intergalactic space. The only reason that we are not more accustomed
to plasma is that mankind lives in a thin biosphere largely made up
of solids, liquids, and gases to which our senses are tuned. For
example, we don't experience fire as a plasma; we see a bright flame
and feel heat.
Only scientific experiments can show us
that plasma is actually present in the flame.
While plasma studies
on a single subject
such as fusion energy production,
the understanding of
how the Universe operates
also awaits the
student with a wider interest.
DOE-Princeton Plasma Physics Lab; Peter Ginter
"Plasma is a collection of charged particles that responds
collectively to electromagnetic forces"
(from the first
paragraph in Physics of the Plasma Universe, Anthony Peratt,
A plasma region may also contain a
proportion of neutral atoms and molecules, as well as both charged
and neutral impurities such as dust, grains and larger bodies from
small rocky bodies to large planets and, of course, stars.
The defining characteristic is the presence of the free charges,
that is, the ions and electrons and any charged dust particles.
Their strong response to electromagnetic fields causes behavior of
the plasma which is very different to the behavior of an un-ionized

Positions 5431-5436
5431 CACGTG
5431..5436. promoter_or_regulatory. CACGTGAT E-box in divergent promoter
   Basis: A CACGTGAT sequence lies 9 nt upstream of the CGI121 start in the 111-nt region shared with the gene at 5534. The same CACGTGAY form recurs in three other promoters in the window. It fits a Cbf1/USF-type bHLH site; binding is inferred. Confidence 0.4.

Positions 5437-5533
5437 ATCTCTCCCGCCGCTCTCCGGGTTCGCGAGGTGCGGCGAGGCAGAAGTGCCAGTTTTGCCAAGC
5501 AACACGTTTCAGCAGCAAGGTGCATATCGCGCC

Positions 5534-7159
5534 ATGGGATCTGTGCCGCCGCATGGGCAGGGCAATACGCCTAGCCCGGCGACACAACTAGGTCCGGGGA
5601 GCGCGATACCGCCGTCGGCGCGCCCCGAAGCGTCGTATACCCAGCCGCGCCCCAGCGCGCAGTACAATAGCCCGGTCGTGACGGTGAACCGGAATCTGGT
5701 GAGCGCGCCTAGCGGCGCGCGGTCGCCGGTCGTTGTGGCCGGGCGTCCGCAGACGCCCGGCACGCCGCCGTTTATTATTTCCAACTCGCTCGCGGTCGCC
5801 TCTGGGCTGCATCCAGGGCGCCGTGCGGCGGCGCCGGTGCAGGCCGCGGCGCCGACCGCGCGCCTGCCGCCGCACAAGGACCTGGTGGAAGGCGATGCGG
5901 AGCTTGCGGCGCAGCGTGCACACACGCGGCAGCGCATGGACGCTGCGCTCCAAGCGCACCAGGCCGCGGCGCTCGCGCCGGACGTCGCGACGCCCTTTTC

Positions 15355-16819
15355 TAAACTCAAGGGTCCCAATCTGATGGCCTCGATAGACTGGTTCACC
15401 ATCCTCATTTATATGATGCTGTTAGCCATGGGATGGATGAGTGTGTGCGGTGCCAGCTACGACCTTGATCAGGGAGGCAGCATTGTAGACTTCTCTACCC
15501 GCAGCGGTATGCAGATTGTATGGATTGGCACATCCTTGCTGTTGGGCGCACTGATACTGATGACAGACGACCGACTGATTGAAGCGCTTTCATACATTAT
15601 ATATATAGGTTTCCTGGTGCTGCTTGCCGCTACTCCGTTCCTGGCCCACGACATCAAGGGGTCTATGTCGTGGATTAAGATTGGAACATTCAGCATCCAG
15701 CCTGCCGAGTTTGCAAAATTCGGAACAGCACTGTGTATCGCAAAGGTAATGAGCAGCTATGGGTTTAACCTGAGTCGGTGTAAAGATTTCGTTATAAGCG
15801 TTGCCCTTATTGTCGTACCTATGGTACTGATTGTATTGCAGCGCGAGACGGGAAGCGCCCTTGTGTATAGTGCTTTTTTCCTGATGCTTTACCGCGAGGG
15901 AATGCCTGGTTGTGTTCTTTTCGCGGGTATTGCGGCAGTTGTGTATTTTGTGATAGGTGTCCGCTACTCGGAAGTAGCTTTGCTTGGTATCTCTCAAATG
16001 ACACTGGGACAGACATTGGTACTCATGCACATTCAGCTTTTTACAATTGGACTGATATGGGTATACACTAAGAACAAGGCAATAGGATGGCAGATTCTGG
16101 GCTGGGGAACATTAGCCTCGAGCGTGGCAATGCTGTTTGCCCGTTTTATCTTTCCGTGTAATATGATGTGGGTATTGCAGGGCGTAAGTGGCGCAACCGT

Of course, all particles - charged and
neutral - respond to a gravity field, in proportion to its local
intensity. As most of the Universe consists of plasma, locations
where gravitational force dominates that of electromagnetism are
Because of its unique properties, plasma is usually considered to be
a phase of matter distinct from solids, liquids, and gases. It is
often called the "fourth state of matter" although, as its state is
universally the most common, it could be thought of as the "first"
state of matter.
The chart below is commonly used to indicate how states change from
a thermal point of view.
The higher the temperature, the higher
up the energy ladder with transitions upward and downward as
indicated. However, it takes a very high thermal energy to ionize
matter. There are other means as well, and an ionized state with
charge imbalance can be induced and maintained at almost any
A solid such as a metal electrical cable, once it is connected in an
electrical circuit with a sufficiently high electrical voltage
source (battery; powerplant) will have its electrons separated from
the metal nuclei, to be moved freely along the wire as a current of
A beaker of water with a bit of metallic salt, such as sodium
chloride, is readily ionized. If an electric voltage is applied via